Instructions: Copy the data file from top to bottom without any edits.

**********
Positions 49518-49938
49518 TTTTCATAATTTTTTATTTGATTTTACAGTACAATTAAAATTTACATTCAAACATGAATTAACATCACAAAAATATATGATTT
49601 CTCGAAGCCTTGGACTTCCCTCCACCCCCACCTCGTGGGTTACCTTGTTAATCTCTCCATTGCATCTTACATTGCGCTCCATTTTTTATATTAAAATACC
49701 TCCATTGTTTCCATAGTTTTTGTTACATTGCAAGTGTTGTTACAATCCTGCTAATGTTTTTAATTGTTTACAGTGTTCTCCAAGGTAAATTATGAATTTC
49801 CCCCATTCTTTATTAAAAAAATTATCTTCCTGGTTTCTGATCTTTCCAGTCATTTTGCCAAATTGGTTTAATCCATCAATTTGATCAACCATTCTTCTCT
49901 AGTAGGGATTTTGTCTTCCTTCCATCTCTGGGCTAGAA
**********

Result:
Positions 49518-49938
49518 TTTTCATAATTTTTTATTTGATTTTACAGTACAATTAAAATTTACATTCAAACATGAATTAACATCACAAAAATATATGATTT
49601 CTCGAAGCCTTGGACTTCCCTCCACCCCCACCTCGTGGGTTACCTTGTTAATCTCTCCATTGCATCTTACATTGCGCTCCATTTTTTATATTAAAATACC
49701 TCCATTGTTTCCATAGTTTTTGTTACATTGCAAGTGTTGTTACAATCCTGCTAATGTTTTTAATTGTTTACAGTGTTCTCCAAGGTAAATTATGAATTTC
49801 CCCCATTCTTTATTAAAAAAATTATCTTCCTGGTTTCTGATCTTTCCAGTCATTTTGCCAAATTGGTTTAATCCATCAATTTGATCAACCATTCTTCTCT
49901 AGTAGGGATTTTGTCTTCCTTCCATCTCTGGGCTAGAA